Slain ATS chief was disturbed ahead of his death: colleagues

November 30th, 2008 - 2:29 pm ICT by IANS  

Mumbai, Nov 30 (IANS) Anti-Terrorism Squad (ATS) chief Hemant Karkare, killed by terrorists who ravaged Mumbai, was a disturbed man in the days leading to his death because of endless attacks on him over the Malegaon bombing probe, police officers who knew him well said.Former Mumbai police chief Julio Ribeiro and retired police officer Sudhakar Suradkar both said that Karkare was not his usual self near the Cama hospital while going to take on terrorists Wednesday night.

Calling Karkare a “rare officer”, Ribeiro said that in the brief period he had known him, he could see that Karkare was “troubled with attacks on him by political parties”.

Karkare, a 1982 batch Indian Police Service (IPS) officer, was investigating the Sep 29 bomb blasts in Maharashtra’s Malegaon town that were blamed on Hindu radicals.

Hindu activists blasted Karkare for arresting an army officer and a Hindu ascetic, accusing the officer of anti-Hindu bias.

Added Sudhakar: “During the morning walks I often met Hemant. He seemed quite disturbed and hurt. Perhaps he was under mental stress. Unfounded and false implications had rattled him leaving him disillusioned.”

Suradkar went on to say that the way he carried out the anti-terrorist operation was “unlike Hemant” since he was a very “methodical” person.

Karkare was among 20 security personnel killed battling terrorists, 14 of whom belonged to the Maharashtra Police.

Both serving and retired police officers also paid heartfelt tributes to Karkare, who was cremated Saturday.

“It was an honour to serve under him,” said an emotional Nasir Kulkarni, who was Karkare’s bodyguard.

“Sir (Karkare) was a true karmayogi (man of action). He treated everyone equally irrespective of post,” Kulkarni said.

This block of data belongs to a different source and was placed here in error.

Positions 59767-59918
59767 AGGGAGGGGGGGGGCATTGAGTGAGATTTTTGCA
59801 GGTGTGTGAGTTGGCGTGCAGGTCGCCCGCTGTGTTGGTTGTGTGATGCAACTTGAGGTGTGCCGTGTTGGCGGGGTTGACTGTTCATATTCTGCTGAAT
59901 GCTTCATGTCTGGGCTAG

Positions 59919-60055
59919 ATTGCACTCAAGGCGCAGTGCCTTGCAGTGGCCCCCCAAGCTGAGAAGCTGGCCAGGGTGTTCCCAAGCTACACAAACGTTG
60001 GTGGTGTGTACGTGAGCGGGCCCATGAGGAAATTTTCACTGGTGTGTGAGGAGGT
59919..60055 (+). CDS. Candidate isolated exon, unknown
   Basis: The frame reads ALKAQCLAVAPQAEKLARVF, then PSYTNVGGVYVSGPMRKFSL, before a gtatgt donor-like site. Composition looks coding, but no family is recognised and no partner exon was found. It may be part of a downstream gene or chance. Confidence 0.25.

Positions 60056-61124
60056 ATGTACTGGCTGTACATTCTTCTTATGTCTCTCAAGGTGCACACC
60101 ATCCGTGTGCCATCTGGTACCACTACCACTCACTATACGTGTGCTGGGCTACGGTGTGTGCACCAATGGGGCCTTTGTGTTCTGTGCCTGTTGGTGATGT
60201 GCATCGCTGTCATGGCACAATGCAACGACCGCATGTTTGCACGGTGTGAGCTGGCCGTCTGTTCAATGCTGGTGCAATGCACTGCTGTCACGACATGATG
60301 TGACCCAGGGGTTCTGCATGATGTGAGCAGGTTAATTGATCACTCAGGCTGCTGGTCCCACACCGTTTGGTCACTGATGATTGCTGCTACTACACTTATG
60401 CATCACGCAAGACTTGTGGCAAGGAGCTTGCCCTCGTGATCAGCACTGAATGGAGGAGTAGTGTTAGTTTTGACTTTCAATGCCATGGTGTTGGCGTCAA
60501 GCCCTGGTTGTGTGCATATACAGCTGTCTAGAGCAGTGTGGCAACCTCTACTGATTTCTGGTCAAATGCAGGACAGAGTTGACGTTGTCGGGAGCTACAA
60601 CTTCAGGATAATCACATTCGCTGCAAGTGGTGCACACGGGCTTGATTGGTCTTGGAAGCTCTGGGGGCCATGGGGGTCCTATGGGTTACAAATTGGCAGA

Other officials called Karkare a humble man and an exemplary officer.

“He was very accessible and humble. He was an outstanding officer and an outstanding human being. He would never implicate anyone falsely, he was fair,” said Suradkar, a former inspector general of police.

As terrorists Wednesday night targeted 10 Mumbai landmarks, Karkare donned his helmet and bullet-proof jacket and set out to take them on. The protection proved inadequate and Karkare fell to terrorist bullets in front of the Cama hospital. At least 183 people were killed and over 300 were injured in the attacks.

Y.P. Singh, a retired IPS officer and Karkare’s friend, alleged “there was a lot of anguish among police officials about the poor quality safety equipment like helmets and bullet-proof jackets”.

Ribeiro said that police reforms should be de-politicised.

“There is a need for police reforms. Police should be made accountable to the law and people they serve. Reforms should make policing more professional and not politicised. Such a reform would be a tribute in itself (to Karkare),” said Ribeiro.

Karkare took over as the ATS chief in January after a seven-year stint with India’s external intelligence agency, the Research and Analysis Wing.

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